Italy is preparing to put an entire region on lockdown to control the escalating coronavirus outbreak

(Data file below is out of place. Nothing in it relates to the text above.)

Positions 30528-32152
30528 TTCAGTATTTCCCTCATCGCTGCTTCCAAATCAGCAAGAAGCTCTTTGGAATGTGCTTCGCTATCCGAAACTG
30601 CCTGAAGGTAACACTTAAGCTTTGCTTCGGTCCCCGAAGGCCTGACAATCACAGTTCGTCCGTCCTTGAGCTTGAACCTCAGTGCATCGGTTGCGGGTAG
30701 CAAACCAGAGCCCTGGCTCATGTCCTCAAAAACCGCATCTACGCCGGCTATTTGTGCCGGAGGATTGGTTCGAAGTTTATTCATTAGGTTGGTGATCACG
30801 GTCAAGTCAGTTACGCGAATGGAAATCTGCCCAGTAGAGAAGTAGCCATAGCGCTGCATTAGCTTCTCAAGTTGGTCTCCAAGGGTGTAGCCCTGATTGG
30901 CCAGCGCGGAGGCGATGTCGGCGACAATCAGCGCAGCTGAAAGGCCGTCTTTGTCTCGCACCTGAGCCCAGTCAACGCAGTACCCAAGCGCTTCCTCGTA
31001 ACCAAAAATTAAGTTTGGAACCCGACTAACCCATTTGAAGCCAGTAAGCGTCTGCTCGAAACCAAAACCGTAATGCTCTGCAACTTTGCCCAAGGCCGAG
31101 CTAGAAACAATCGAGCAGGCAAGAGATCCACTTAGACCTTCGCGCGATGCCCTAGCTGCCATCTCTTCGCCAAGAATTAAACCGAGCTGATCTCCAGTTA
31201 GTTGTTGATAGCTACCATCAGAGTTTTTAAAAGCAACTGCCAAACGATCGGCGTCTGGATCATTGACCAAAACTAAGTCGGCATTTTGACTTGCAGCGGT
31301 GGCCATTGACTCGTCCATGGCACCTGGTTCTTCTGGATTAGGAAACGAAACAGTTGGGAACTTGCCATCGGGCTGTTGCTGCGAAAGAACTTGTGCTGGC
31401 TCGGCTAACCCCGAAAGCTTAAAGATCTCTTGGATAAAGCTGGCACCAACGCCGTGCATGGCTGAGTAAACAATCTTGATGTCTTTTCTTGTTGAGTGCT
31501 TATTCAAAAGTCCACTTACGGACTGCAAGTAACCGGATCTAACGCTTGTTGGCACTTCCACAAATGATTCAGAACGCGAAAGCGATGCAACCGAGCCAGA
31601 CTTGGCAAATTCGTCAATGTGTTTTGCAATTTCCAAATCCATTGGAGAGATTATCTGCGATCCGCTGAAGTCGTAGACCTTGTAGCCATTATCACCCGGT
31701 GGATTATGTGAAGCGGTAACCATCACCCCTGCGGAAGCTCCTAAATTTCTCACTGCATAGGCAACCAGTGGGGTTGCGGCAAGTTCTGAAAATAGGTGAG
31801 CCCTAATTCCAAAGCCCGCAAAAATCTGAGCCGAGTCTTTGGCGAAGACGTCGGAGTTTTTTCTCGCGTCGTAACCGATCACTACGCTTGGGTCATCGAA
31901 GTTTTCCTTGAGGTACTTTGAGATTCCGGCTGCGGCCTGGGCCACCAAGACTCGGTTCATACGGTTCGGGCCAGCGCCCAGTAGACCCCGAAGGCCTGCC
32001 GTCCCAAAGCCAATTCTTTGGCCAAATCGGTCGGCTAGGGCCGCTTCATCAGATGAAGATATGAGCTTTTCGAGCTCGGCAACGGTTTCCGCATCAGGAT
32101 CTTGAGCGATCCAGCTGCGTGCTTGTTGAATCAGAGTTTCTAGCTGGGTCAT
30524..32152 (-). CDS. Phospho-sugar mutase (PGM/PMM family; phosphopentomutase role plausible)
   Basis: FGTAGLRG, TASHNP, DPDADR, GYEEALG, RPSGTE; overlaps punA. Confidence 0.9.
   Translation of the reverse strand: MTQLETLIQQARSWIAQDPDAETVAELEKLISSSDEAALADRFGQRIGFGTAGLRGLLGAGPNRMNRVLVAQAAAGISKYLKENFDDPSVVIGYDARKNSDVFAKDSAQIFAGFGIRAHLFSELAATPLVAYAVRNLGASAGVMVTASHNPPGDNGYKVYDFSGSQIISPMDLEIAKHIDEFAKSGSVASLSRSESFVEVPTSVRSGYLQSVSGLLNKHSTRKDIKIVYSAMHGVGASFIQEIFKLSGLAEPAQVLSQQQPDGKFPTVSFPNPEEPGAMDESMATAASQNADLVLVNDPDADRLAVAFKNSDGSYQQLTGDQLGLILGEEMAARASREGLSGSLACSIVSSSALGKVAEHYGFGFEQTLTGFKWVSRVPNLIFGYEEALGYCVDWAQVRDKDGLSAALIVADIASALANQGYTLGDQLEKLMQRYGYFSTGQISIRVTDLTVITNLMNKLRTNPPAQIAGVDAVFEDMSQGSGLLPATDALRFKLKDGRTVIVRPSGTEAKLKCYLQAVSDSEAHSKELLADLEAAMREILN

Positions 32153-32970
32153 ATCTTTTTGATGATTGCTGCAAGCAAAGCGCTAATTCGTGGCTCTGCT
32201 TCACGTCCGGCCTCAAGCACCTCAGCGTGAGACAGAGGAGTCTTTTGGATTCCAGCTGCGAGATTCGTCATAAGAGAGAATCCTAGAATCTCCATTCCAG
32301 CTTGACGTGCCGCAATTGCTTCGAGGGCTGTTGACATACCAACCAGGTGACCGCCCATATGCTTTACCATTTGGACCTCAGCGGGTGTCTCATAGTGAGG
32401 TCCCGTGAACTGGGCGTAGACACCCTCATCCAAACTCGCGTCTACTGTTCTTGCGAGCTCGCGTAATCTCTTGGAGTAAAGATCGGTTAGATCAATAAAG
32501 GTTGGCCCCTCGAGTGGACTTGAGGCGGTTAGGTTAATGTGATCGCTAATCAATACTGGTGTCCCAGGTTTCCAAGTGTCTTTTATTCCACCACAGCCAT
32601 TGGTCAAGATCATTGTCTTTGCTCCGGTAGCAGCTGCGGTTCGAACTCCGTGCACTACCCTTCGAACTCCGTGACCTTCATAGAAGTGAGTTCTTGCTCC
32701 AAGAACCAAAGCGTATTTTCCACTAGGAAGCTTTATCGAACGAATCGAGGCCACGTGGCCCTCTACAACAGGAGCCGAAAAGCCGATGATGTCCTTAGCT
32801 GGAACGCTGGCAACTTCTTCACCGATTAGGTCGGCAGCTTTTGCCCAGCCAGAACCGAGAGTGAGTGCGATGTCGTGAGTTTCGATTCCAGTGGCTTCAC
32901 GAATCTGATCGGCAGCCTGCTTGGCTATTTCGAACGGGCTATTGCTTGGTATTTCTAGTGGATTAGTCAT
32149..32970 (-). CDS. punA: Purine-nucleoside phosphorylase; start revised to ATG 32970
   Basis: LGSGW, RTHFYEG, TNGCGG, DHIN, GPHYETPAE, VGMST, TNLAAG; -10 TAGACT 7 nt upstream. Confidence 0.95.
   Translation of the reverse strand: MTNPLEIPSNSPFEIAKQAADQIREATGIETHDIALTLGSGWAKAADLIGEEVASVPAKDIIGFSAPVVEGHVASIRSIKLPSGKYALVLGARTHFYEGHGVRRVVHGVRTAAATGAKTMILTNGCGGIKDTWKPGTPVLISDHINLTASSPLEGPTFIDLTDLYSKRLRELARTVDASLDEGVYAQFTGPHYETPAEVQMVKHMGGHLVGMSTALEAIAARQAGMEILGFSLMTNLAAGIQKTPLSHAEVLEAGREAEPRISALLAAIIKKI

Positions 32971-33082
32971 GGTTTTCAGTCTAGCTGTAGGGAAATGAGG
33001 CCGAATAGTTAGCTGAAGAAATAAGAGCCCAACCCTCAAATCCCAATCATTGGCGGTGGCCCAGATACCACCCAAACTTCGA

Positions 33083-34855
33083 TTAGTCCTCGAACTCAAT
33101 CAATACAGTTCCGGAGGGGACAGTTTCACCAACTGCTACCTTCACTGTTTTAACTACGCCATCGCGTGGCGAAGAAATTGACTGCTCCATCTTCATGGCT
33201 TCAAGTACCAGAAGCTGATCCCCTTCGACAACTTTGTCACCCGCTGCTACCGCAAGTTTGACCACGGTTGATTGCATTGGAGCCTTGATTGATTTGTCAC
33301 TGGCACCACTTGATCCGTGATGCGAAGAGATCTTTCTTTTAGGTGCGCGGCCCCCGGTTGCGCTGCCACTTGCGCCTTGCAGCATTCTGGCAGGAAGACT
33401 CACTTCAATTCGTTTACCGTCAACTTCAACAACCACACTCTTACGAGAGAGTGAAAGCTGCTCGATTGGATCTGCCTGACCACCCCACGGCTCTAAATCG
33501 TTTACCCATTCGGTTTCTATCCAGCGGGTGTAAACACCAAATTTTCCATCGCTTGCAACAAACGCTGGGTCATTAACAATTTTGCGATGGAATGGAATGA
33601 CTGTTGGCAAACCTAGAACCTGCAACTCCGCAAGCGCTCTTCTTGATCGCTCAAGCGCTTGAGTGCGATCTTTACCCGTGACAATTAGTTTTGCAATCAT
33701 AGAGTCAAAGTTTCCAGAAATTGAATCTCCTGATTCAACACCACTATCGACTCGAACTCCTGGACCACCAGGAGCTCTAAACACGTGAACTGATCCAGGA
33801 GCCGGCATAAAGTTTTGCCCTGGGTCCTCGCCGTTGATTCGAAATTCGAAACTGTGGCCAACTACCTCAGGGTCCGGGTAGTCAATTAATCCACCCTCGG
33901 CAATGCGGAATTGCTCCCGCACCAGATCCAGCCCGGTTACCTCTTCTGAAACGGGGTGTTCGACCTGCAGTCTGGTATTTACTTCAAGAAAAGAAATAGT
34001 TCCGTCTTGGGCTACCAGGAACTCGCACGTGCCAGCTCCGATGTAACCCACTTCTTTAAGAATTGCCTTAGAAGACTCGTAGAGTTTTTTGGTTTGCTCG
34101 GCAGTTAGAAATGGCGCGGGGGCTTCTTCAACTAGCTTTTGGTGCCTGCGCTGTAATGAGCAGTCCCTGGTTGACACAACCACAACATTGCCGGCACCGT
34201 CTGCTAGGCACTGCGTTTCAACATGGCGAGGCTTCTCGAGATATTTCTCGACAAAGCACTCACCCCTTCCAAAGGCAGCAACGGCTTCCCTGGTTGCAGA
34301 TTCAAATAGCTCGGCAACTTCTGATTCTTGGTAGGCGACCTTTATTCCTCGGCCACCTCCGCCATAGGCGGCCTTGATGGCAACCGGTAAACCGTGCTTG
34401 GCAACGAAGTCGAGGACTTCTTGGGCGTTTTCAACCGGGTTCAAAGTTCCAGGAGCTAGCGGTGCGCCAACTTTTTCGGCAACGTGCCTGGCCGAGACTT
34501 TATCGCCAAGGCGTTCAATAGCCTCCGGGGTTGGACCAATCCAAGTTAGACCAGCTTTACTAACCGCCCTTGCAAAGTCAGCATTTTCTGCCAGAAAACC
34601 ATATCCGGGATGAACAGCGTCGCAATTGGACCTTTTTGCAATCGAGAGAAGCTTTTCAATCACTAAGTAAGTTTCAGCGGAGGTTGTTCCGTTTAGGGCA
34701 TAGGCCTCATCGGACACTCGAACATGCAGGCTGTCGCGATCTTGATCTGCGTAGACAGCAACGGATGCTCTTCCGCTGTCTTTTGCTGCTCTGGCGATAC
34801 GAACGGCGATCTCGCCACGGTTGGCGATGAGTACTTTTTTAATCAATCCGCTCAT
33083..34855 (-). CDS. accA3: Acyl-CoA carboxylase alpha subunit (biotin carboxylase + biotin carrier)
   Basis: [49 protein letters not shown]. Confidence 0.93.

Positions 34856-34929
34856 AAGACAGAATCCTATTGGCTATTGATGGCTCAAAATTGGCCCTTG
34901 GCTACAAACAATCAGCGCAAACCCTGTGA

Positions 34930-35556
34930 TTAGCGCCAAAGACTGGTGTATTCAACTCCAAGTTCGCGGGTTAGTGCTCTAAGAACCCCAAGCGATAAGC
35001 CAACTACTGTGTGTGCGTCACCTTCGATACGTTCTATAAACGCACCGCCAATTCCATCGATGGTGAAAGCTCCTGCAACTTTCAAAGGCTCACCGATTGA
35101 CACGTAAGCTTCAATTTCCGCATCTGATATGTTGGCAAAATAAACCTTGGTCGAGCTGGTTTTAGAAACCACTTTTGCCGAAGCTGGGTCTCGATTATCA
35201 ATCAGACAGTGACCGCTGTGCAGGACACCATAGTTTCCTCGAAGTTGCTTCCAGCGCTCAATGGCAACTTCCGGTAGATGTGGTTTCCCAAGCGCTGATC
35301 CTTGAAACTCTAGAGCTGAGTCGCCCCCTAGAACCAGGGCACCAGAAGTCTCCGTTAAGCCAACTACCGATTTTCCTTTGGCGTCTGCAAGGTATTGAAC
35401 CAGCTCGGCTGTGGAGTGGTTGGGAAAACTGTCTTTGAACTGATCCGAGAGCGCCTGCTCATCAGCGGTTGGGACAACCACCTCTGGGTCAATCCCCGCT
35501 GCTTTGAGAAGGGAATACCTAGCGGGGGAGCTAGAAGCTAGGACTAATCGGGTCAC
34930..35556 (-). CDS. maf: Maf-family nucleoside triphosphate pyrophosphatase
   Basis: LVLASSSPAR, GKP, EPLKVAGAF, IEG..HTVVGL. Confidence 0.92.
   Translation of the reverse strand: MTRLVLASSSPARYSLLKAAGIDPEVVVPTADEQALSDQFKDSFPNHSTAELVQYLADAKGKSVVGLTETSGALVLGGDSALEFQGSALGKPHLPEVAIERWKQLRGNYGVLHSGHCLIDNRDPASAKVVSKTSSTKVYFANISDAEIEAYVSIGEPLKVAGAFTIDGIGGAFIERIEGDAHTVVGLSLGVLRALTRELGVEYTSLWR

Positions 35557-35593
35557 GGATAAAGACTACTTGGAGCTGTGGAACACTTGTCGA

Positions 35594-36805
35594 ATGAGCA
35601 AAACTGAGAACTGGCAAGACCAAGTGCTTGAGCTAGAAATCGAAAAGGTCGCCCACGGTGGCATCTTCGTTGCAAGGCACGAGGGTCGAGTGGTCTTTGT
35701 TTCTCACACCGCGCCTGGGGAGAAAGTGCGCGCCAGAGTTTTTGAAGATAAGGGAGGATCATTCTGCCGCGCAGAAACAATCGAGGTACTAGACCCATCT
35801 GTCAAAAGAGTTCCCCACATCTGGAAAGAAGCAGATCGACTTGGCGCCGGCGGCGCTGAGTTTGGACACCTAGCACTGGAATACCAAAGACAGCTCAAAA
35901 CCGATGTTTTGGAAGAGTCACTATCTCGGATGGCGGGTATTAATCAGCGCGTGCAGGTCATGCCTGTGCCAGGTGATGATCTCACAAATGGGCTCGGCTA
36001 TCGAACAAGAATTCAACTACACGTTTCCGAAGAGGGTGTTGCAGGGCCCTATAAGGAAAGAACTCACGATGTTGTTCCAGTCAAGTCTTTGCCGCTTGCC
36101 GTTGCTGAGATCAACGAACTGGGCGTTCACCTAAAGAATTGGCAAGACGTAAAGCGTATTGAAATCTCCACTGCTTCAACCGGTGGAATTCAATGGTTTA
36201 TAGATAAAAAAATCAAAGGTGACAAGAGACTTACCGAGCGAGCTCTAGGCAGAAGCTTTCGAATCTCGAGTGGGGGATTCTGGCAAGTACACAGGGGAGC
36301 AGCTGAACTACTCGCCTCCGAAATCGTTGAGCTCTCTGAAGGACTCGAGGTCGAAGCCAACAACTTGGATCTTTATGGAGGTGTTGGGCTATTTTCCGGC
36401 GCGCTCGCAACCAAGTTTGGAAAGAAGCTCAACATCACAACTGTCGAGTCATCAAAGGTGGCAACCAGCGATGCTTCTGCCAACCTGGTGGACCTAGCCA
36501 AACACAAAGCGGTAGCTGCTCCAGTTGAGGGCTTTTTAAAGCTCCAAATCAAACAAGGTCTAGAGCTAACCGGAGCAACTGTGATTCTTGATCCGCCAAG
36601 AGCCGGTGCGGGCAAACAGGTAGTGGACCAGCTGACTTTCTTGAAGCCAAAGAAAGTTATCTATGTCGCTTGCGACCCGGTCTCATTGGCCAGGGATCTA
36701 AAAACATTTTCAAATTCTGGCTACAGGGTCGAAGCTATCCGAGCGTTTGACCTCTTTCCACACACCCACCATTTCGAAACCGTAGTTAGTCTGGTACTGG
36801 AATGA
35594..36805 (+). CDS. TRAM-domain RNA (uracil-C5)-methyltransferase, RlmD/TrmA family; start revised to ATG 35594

Italy is planning to shut down the northern region of Lombardy and 11 neighboring provinces to try to combat the spread of the coronavirus. The quarantine, which is expected to be approved Saturday evening and last through April 3, comes as the European country reports 5,883 COVID-19 cases and 233 deaths. Schools, museums, theaters, and swimming pools will be shut down, and violating the restrictions will be considered criminal offenses. Italy is already staring down a recession and these stringent measures are likely to exacerbate the country's economic woes. Visit Business Insider's homepage for more stories.